Last year we were delighted to welcome two young Black Kites to our team, Attenborough and Irwin. Training young birds is always a highlight for members of our Bird Team so being assigned this role is quite a privilege. Ben Cox was given the job of working with Irwin, so we’ve caught up with him to find out more about how the past nine months with Irwin have been:
“Training Irwin has been one of the highlights of my career so far. He is the first bird that I have ever been given the privilege to train entirely by myself. When I first met him, he was a bundle of fluff at three and a half weeks old, my heart melted and I fell in love with him straight away. Just being able to name a bird is special in itself; the theme we had for 2020 was famous naturalists. It didn’t take me long to choose his name, ‘Irwin’ named after the crocodile hunter himself, Steve Irwin, who was a huge inspiration for me growing up and one of the main reasons why I love animals so much. So for me it was a no-brainer that this was the name I chose for this bird.
I hand-reared Irwin, which means that he is an imprint and is much more relaxed and familiar around our team and visitors. Whenever I have talked to my other colleagues about hand-rearing birds, they always told me how invested you become and it was so true! For a long time, Irwin needed feeding three times a day and required constant supervision. From the start, I tried to get him accustomed to everything that we are used to day to day, in the hope that when he was older nothing would phase him. As much as you try to achieve this, there are always small things that birds are naturally more wary of: in Irwin’s case it was wheelbarrows and trolleys. I’m pleased to say though that he quickly got past that fear and he now tolerates them as they go past his aviary.
It was an absolute privilege to watch this beautiful young bird flourish into full adult size. I love all his little milestones, whether that was gaining weight or standing up on his own two feet for the first time, or even feeding on his own. There have been so many little special moments that I will always treasure.
When he had fully developed all of his flight feathers, this for me was when the training got super exciting. Putting equipment on him was the first step which went smoothly and then getting him used to feeding sat on my glove and getting used to the flying arena. I was so impressed with how quickly he has settled into this brand new environment. Kites are often quite nervous and sensitive, however this is where we were really able to see the benefits of imprinting. As we had a great relationship, wherever I was, he felt comfortable and knew it was safe.
The fun of creance flying was next up in our training. The creance is a very long, light cord which we use as part of training young birds when they take their first tentative flights. Irwin wasn’t sure about the creance line at first and took a couple days to get used to it, however once he was happy with it he didn’t look back. Each day he went from strength to strength, increasing the distance he was flying each time, until he was flying to the full length of the creance.
After a few weeks, Irwin was ready to go free with no equipment at all. The night before, I hardly slept, just thinking about what might happen, would he fly off or not come back to me? I was very nervous. Then the time came, I put a GPS tracker on him (just in case) and let him go! My heart sank as he disappeared out of sight. I tried to stay calm, gave a loud whistle and almost instantly he appeared again doing a huge circuit and calling away as he saw me, before coming back and smoothly landing on my glove. What a first flight! Sensational. From that moment, I knew this young kite was special.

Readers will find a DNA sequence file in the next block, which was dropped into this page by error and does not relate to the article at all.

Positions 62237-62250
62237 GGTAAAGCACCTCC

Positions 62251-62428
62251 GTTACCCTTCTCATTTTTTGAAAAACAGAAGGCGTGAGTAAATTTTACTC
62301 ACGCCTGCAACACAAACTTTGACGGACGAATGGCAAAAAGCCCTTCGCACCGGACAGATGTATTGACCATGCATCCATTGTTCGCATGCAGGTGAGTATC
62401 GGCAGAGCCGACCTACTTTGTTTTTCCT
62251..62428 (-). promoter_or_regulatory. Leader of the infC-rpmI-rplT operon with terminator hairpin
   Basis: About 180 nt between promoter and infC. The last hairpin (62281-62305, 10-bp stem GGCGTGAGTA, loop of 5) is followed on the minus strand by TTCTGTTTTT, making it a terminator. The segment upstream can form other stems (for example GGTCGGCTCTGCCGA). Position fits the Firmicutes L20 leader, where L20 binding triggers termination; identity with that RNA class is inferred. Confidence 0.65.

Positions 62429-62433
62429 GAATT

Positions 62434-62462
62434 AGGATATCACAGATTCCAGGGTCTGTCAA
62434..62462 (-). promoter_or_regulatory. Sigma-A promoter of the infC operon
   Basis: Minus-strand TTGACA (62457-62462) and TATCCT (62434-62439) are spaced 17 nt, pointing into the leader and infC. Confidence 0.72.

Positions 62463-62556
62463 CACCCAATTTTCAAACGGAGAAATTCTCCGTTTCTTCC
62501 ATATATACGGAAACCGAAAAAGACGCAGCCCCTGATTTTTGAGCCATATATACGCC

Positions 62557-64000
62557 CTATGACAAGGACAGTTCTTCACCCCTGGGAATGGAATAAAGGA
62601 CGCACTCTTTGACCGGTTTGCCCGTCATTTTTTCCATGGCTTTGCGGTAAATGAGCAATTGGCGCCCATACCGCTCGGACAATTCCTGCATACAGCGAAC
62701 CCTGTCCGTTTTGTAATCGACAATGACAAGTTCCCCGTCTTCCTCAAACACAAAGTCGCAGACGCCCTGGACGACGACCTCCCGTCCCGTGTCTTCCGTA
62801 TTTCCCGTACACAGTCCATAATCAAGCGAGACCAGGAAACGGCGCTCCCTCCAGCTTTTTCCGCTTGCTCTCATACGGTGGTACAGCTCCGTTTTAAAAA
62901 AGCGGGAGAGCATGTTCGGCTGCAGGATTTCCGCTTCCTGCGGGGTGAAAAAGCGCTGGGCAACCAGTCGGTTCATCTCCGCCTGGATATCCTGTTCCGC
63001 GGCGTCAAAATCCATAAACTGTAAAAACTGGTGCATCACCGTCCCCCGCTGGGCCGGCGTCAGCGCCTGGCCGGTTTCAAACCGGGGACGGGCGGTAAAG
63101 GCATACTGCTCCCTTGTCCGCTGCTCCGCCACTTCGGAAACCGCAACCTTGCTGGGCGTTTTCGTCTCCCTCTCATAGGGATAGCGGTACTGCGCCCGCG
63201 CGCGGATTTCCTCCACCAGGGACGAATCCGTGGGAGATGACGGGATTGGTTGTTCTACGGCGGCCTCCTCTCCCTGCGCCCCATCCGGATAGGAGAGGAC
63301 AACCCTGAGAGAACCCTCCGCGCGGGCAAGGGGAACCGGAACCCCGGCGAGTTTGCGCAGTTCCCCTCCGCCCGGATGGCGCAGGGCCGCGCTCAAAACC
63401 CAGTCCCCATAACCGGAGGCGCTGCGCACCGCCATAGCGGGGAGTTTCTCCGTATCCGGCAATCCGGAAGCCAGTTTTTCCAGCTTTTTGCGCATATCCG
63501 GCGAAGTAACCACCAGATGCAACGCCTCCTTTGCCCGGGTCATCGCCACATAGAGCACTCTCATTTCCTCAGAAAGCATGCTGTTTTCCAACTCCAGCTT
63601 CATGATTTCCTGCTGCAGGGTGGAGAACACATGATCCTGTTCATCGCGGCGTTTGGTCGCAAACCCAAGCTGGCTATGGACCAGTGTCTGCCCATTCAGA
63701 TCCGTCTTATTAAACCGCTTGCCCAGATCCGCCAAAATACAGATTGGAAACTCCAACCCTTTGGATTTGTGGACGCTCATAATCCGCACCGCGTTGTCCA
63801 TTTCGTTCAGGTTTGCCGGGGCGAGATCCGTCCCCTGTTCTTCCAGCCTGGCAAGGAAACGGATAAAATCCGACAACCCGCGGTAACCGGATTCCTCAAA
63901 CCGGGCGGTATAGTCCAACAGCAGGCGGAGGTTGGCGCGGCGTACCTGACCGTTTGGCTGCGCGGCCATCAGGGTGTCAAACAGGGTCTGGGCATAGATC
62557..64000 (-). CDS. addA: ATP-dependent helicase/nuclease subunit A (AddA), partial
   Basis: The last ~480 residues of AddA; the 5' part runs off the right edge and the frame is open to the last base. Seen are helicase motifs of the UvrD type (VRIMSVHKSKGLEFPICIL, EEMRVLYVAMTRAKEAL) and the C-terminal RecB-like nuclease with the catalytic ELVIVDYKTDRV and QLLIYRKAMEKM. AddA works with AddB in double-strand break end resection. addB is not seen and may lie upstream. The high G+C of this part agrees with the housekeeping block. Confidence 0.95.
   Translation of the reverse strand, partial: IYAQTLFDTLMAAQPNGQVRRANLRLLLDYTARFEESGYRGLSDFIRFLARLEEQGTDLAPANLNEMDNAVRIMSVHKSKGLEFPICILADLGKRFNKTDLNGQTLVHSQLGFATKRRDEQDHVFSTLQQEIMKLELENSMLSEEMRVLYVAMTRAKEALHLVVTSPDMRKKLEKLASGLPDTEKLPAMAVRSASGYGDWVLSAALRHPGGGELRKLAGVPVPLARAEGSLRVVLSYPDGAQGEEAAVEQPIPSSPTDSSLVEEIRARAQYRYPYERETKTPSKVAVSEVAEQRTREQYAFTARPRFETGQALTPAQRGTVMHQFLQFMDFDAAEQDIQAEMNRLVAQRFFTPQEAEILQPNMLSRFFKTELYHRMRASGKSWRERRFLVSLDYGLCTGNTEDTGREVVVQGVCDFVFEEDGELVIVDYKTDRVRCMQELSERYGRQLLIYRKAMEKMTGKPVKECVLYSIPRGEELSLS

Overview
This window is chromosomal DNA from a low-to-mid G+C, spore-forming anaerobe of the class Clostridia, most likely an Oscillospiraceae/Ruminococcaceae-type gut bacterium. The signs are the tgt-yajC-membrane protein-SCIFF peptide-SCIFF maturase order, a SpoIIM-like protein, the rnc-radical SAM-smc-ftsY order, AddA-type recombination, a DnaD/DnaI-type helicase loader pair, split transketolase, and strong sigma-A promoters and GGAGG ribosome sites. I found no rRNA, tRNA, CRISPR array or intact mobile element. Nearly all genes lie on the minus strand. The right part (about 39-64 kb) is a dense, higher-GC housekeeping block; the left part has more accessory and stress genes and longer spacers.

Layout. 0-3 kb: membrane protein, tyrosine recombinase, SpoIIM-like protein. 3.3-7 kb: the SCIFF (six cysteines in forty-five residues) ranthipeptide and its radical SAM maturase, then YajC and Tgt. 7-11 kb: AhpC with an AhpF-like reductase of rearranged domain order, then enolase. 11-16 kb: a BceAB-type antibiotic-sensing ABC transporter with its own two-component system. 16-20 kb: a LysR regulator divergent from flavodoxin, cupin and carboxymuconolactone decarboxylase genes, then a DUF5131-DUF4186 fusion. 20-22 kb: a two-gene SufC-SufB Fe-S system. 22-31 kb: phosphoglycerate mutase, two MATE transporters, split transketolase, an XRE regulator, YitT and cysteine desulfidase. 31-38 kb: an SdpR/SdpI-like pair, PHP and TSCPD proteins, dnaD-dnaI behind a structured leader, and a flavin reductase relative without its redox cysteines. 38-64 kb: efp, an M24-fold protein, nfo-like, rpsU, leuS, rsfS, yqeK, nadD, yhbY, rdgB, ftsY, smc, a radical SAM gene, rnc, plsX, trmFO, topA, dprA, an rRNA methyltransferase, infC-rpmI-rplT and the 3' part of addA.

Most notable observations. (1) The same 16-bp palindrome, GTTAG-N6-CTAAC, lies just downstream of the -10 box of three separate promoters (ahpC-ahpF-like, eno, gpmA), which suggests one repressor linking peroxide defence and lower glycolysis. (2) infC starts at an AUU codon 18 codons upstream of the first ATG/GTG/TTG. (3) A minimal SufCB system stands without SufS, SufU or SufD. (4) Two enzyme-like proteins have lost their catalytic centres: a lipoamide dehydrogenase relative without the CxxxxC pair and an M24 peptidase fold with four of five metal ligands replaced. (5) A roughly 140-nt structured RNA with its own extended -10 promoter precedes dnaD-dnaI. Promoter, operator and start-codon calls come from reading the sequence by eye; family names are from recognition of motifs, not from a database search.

Encouraging Irwin to catch food whilst in the air was the next challenge. This, of course, is a classic trait of Black Kite that we encourage them to show off during our displays. To achieve this, I would put my glove up as if to ask him to come to my fist, then as he was approaching me I would put my glove down show him the food and throw it upwards. Timing was key and this took a little while to get right from both sides! Nevertheless, we were determined and when it all came together, we both never looked back. He started to transfer the food to his beak straight away too. I was so pleased.
He continued to impress whilst flying free. Though he did once sit in a tree for three hours, slightly disrupting the Woodland Owls demonstration that day. Oops! But he came back to my glove eventually and that’s all part of training. For that to have been the only thing that didn’t quite go to plan in his training so far, it’s all pretty good in my opinion.
As he was flying so well, the next stage of his training was to fly alongside the main team of Black Kites in a demonstration. This was extremely nerve-racking: I didn’t know how he would respond and how the adults would react to him. Thankfully, all went perfectly and he flew his little heart out as usual. To say I was proud of him would be an understatement, I am in awe of this young bird and how strong and confident he is!
Now he is a fully established member of the main team and has recently moved in to live with them in their aviary (watch the video below to see how this first meeting went). I couldn’t be happier, I will never forget what Irwin has done for me in terms of teaching me so many things when training a bird. I can’t wait to continue to watch and fly him for many years to come here at the Hawk Conservancy Trust.”